Objective: Hypofractionated radiotherapy has recently been applied to treat pulmonary metastases of hepatocellular carcinoma. However, there is no definite evidence on its safety and efficacy. We evaluate the clinical outcomes of hypofractionated radiotherapy for oligo pulmonary metastases of hepatocellular carcinoma in the multicenter and retrospective study. Methods: From March 2011 to February 2018, 58 patients with fewer than five pulmonary metastases of hepatocellular carcinoma who underwent hypofractionated radiotherapy in nine tertiary university hospitals were analyzed retrospectively. The primary endpoint was the local control rate. The secondary endpoints were overall survival, progression-free survival, prognostic factors affecting the treatment outcomes and treatment-related side effects. Results: The local tumor response rate including complete and partial response was 77.6% at 3 months after hypofractionated radiotherapy. The median survival and progression-free survival times were 20.9 and 5.3 months, respectively. The 1-year overall survival and progression-free survival rates were 65.5 and 22.4%, respectively. The good treatment response after hypofractionated radiotherapy (P = 0.001), the absence of intrahepatic tumor (P = 0.004) and Child-Pugh class A (P = 0.010) were revealed as significant prognostic factors for overall survival in the multivariate analysis. A progression-free interval of <6 months (P = 0.009) was a negative prognostic factor for overall survival in the multivariate analysis. Of 58 patients, five (8.6%) had grade 2 or higher radiation pneumonitis after hypofractionated radiotherapy. Conclusions: The favorable local control rate and acceptable toxicity indicate the clinical usefulness of hypofractionated radiotherapy for hepatocellular carcinoma patients who have less than five pulmonary metastases.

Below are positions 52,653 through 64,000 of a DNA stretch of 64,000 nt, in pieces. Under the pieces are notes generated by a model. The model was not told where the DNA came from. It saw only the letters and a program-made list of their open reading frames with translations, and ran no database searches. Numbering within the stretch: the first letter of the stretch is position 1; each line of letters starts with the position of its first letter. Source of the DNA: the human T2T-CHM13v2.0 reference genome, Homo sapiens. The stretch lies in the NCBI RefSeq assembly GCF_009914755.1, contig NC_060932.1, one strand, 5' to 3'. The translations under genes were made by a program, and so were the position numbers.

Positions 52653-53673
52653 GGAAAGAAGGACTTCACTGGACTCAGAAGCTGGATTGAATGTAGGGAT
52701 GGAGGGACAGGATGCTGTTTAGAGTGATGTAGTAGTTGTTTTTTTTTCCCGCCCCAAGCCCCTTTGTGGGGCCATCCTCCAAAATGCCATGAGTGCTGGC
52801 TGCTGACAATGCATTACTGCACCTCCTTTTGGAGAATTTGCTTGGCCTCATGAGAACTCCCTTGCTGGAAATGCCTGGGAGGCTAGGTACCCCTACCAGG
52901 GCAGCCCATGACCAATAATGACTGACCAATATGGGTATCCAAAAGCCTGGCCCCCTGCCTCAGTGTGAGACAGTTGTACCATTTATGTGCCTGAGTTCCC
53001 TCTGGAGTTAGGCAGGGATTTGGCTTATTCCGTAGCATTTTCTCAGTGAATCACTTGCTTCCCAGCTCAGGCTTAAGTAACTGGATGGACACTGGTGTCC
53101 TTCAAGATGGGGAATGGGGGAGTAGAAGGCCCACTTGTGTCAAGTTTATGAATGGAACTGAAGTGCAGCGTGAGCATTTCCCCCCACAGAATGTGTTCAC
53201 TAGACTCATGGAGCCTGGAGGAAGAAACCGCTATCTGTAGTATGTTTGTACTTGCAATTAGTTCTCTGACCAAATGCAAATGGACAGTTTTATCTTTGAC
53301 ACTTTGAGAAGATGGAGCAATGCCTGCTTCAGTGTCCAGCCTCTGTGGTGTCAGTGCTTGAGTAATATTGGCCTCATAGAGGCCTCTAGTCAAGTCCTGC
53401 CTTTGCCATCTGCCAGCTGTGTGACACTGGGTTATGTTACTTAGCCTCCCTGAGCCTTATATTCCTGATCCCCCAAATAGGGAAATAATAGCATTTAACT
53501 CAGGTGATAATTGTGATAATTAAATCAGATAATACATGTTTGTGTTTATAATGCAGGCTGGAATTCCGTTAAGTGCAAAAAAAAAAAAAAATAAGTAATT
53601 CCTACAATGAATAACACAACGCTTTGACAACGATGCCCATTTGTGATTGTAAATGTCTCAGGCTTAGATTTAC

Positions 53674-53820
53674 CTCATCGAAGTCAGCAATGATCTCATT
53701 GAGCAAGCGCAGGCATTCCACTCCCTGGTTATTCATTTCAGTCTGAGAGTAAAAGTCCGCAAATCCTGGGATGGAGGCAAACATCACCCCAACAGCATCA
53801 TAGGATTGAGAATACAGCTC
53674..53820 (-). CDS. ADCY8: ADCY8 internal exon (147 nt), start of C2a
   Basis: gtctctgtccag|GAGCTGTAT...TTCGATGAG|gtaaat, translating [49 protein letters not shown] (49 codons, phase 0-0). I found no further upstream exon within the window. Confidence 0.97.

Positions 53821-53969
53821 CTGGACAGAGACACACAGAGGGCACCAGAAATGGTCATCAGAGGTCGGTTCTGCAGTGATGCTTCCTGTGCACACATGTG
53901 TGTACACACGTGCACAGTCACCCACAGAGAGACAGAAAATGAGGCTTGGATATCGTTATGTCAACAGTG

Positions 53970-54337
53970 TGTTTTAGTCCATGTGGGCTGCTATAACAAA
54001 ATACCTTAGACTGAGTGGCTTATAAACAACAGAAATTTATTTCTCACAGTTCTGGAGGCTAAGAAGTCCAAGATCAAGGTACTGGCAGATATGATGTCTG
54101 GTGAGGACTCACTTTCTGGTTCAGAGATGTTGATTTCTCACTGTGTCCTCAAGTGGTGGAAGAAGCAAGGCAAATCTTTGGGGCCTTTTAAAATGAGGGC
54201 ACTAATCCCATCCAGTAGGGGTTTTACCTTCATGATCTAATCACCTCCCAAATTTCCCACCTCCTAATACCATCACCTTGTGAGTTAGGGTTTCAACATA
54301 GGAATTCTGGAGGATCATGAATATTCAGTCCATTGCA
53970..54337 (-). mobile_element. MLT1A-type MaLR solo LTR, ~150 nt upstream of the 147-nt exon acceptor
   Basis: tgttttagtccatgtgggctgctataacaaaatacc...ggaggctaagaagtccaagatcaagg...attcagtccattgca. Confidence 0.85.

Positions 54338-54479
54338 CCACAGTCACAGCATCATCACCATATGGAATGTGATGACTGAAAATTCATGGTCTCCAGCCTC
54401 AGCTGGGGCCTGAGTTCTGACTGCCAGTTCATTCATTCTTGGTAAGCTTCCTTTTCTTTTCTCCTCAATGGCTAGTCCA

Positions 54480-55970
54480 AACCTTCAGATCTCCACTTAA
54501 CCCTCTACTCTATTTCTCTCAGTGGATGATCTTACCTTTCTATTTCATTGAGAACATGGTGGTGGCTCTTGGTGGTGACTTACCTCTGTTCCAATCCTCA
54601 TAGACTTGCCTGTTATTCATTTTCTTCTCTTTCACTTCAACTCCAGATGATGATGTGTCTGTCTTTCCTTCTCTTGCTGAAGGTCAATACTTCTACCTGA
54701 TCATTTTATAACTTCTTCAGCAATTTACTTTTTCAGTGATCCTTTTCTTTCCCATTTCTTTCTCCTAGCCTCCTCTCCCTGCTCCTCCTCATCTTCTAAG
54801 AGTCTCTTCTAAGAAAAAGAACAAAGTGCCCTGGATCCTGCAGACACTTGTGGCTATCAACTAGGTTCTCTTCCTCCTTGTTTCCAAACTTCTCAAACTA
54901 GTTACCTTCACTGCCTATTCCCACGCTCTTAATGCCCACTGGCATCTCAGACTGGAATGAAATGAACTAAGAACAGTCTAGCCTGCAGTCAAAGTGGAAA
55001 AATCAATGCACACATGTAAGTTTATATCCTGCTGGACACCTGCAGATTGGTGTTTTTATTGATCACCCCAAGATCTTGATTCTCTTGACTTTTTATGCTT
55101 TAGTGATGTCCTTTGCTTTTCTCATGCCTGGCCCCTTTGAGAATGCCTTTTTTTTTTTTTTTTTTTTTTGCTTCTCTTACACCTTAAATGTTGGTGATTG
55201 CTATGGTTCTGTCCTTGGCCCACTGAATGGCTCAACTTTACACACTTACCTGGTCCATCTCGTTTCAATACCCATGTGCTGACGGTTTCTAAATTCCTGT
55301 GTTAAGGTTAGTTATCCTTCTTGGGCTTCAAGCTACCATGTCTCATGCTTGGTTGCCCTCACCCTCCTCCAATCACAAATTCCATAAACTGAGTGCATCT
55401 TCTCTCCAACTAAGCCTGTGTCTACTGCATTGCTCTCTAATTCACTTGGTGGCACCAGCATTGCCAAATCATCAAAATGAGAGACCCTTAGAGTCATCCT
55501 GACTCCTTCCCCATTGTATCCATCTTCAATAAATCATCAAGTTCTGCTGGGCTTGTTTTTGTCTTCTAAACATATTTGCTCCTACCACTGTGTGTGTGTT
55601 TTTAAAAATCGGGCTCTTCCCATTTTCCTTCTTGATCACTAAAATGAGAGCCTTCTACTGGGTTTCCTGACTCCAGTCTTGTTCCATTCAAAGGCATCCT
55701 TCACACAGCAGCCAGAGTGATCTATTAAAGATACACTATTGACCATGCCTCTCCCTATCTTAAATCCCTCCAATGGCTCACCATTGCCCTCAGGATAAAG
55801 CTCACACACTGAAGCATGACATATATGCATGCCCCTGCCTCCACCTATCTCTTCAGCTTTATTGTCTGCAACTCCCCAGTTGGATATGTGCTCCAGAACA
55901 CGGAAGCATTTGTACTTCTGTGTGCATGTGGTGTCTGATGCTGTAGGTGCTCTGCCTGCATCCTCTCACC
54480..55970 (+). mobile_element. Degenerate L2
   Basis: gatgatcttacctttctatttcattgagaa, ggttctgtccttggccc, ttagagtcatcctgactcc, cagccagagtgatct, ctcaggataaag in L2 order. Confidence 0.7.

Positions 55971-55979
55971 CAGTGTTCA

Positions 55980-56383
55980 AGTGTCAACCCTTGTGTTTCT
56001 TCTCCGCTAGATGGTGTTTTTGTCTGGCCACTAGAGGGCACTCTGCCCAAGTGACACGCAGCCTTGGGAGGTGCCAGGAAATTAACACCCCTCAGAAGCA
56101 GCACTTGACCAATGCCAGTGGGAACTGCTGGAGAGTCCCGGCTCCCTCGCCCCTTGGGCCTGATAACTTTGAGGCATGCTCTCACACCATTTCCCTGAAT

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© 2022 The Author(s).
All Science Journal Classification (ASJC) codes
- Radiology Nuclear Medicine and imaging
- Cancer Research